This week a group of almost 60 scholars from all over the world met in the School of Arts, English and Drama for a conference exploring aspects of women’ s health and wellbeing in early modern England (c. 1500-1780). The conference provided a space where scholars from various academic disciplines could meet to explore the complex interrelationship between psychological, corporeal, spiritual, and emotional aspects of early modern women’s lives. As well as questioning the relationship between body, mind, soul, and gender, exploring the history of medicine and health helps us examine our own cultural assumptions about what constitutes ‘good’ healthcare, and to think critically about what we mean when talking about issues such as medicine, health, and wellbeing in relation to individual subjective experience.
Professor Mary Fissell (Johns Hopkins) gave a lecture on the history of a guide to reproduction called Aristotle’s Masterpiece which was published in 1684 but was reissued at a rate of almost one new edition per year for 250 years. The book was still widely available in bookstores in England in the 1930s. She has found evidence that the book was passed down the female lines in families, showing the importance of this anonymously authored small book for women’s sense of their reproductive health. As part of the conference, a public lecture was given by historian and novelist Alison Weir to a packed audience in the Martin Hall theatre. The lecture explored the Royal birthing chamber at the Tudor court and the pressure on queens to produce heirs.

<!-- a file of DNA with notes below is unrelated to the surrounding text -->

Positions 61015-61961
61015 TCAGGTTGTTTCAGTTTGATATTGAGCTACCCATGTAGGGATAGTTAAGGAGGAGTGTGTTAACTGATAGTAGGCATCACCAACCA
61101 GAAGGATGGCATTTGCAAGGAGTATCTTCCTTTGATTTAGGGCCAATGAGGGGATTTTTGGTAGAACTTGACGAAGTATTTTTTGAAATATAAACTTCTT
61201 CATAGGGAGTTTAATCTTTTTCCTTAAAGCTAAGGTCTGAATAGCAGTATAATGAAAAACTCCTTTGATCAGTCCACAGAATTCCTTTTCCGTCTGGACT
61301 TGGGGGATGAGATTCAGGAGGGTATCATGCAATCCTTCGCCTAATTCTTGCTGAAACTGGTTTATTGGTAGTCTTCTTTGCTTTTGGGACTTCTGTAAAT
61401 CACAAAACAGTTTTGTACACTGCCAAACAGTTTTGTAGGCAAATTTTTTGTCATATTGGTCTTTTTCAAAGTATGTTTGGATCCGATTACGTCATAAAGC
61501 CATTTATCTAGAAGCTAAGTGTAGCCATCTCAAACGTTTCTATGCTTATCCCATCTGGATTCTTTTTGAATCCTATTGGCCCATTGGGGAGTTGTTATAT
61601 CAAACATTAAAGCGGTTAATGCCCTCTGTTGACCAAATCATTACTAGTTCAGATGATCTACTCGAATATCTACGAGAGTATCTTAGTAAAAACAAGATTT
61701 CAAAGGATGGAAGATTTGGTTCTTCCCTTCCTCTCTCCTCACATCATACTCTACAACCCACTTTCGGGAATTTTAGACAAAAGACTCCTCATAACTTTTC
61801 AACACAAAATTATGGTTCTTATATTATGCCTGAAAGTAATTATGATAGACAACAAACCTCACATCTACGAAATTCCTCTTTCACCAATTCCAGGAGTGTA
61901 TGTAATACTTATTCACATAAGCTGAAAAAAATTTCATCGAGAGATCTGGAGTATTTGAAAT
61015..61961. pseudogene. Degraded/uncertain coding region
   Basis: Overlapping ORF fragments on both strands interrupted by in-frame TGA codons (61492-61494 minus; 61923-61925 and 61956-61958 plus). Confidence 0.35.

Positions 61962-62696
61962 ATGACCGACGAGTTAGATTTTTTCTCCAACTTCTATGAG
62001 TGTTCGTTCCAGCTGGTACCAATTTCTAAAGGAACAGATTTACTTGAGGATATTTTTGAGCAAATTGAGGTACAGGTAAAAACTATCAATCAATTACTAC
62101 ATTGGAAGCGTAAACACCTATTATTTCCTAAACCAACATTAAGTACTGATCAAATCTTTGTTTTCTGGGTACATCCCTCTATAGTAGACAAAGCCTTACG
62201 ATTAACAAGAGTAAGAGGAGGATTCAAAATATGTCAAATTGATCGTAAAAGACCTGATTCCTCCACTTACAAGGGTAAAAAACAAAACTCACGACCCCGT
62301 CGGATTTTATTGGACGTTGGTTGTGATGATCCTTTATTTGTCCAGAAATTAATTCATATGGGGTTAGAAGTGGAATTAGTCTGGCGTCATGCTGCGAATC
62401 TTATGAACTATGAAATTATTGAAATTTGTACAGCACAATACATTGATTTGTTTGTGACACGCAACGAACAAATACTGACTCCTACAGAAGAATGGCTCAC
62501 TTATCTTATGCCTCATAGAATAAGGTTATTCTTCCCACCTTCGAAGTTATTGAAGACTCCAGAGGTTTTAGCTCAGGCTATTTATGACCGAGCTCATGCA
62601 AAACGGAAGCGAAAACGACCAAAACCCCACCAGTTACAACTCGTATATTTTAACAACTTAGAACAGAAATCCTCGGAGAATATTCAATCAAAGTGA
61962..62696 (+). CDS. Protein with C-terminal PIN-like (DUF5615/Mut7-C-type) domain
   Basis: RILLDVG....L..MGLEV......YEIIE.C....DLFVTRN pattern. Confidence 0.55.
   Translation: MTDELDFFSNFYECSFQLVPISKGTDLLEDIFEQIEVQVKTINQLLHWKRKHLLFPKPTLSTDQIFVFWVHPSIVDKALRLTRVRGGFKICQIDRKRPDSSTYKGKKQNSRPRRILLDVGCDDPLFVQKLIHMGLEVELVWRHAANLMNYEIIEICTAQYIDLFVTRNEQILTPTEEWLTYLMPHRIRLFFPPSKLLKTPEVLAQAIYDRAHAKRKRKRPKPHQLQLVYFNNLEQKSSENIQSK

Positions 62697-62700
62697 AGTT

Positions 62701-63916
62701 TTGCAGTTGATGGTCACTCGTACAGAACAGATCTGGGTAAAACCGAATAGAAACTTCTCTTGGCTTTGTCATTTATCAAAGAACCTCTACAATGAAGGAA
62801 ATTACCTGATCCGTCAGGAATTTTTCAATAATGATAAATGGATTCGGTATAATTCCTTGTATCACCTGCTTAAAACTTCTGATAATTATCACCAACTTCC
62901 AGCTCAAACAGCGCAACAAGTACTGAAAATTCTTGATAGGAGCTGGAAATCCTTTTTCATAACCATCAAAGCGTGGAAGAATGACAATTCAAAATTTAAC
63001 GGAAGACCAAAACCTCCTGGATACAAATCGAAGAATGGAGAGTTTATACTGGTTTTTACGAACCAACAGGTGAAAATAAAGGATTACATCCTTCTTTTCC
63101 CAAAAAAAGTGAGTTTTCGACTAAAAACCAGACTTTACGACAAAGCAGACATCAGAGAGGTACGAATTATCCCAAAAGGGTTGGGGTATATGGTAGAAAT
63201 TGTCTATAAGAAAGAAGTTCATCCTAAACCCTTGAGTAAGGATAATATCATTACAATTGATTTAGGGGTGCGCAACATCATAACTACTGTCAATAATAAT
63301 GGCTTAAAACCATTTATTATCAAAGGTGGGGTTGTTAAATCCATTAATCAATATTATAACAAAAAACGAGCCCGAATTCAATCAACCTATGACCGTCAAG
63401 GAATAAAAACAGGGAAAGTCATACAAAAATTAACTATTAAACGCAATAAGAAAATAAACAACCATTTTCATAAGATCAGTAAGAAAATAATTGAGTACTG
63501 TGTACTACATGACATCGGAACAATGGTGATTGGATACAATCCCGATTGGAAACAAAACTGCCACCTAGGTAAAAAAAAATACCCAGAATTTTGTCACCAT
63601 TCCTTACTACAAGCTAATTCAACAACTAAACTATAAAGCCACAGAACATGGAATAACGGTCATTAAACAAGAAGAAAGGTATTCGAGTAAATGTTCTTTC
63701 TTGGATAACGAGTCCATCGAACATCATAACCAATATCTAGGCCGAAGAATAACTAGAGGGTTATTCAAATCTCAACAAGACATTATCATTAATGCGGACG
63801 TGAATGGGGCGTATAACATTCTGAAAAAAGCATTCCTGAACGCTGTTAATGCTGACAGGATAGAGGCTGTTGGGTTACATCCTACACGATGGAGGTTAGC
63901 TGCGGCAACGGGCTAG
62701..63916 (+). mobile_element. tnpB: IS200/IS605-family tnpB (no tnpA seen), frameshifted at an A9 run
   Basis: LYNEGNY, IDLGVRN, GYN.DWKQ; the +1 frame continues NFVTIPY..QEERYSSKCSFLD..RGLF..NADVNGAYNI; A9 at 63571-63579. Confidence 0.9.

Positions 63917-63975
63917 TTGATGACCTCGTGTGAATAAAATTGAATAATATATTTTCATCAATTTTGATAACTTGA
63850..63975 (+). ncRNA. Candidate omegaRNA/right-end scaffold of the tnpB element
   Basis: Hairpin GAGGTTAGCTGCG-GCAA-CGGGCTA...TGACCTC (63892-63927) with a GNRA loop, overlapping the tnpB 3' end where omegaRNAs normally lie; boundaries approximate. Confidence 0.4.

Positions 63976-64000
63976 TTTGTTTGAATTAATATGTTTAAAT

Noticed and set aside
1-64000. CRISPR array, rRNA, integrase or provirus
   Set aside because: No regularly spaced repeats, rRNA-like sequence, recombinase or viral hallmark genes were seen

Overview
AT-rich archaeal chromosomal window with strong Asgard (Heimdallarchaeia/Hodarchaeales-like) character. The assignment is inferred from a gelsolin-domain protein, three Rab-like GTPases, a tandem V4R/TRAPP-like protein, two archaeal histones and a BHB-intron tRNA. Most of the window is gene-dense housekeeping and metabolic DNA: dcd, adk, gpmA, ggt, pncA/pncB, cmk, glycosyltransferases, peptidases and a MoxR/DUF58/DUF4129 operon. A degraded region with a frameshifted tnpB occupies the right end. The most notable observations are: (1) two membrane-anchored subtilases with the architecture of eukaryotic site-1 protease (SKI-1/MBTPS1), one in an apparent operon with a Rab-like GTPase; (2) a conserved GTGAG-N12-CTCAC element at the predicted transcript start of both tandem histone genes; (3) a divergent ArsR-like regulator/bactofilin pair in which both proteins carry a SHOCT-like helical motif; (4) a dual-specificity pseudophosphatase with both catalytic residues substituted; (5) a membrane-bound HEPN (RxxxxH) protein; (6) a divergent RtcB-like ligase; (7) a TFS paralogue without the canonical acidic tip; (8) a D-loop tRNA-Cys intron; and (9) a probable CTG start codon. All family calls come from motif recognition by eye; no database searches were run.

The conference was organised by lecturers in English, Drs Rachel Adcock, Sara Read and Anna Ziomek to coincide with the release of their anthology based on the conference themes, and called Flesh and Spirit: An Anthology of Seventeenth-century Women’s Writing (Manchester University Press, 2014).
A Storify has been made from all the Conference tweets : you can find it at this link.